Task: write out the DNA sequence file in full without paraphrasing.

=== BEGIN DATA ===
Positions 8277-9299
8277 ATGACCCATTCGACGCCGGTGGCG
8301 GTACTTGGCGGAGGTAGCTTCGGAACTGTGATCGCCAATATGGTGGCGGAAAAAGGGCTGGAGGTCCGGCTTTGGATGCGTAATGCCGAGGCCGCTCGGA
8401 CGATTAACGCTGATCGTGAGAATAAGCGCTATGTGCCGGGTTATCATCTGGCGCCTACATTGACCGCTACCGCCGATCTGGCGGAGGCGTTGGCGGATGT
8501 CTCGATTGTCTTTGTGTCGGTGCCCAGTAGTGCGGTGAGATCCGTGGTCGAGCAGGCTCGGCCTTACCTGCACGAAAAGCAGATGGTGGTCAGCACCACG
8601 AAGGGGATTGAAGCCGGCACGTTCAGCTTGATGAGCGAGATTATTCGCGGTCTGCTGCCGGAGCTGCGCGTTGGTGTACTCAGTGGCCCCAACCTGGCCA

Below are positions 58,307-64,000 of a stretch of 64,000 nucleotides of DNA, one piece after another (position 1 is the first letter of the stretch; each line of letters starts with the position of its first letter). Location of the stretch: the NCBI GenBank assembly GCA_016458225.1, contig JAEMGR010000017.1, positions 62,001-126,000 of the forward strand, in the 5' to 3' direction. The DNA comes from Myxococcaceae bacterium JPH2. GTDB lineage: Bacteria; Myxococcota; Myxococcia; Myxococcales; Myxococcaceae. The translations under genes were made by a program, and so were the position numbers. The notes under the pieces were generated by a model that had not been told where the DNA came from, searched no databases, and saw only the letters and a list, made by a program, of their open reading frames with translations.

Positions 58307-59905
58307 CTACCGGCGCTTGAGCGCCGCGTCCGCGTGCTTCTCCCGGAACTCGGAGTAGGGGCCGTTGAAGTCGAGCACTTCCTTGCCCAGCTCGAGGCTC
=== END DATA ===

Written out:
Positions 8277-9299
8277 ATGACCCATTCGACGCCGGTGGCG
8301 GTACTTGGCGGAGGTAGCTTCGGAACTGTGATCGCCAATATGGTGGCGGAAAAAGGGCTGGAGGTCCGGCTTTGGATGCGTAATGCCGAGGCCGCTCGGA
8401 CGATTAACGCTGATCGTGAGAATAAGCGCTATGTGCCGGGTTATCATCTGGCGCCTACATTGACCGCTACCGCCGATCTGGCGGAGGCGTTGGCGGATGT
8501 CTCGATTGTCTTTGTGTCGGTGCCCAGTAGTGCGGTGAGATCCGTGGTCGAGCAGGCTCGGCCTTACCTGCACGAAAAGCAGATGGTGGTCAGCACCACG
8601 AAGGGGATTGAAGCCGGCACGTTCAGCTTGATGAGCGAGATTATTCGCGGTCTGCTGCCGGAGCTGCGCGTTGGTGTACTCAGTGGCCCCAACCTGGCCA

Below are positions 58,307-64,000 of a stretch of 64,000 nucleotides of DNA, one piece after another (position 1 is the first letter of the stretch; each line of letters starts with the position of its first letter). Location of the stretch: the NCBI GenBank assembly GCA_016458225.1, contig JAEMGR010000017.1, positions 62,001-126,000 of the forward strand, in the 5' to 3' direction. The DNA comes from Myxococcaceae bacterium JPH2. GTDB lineage: Bacteria; Myxococcota; Myxococcia; Myxococcales; Myxococcaceae. The translations under genes were made by a program, and so were the position numbers. The notes under the pieces were generated by a model that had not been told where the DNA came from, searched no databases, and saw only the letters and a list, made by a program, of their open reading frames with translations.

Positions 58307-59905
58307 CTACCGGCGCTTGAGCGCCGCGTCCGCGTGCTTCTCCCGGAACTCGGAGTAGGGGCCGTTGAAGTCGAGCACTTCCTTGCCCAGCTCGAGGCTC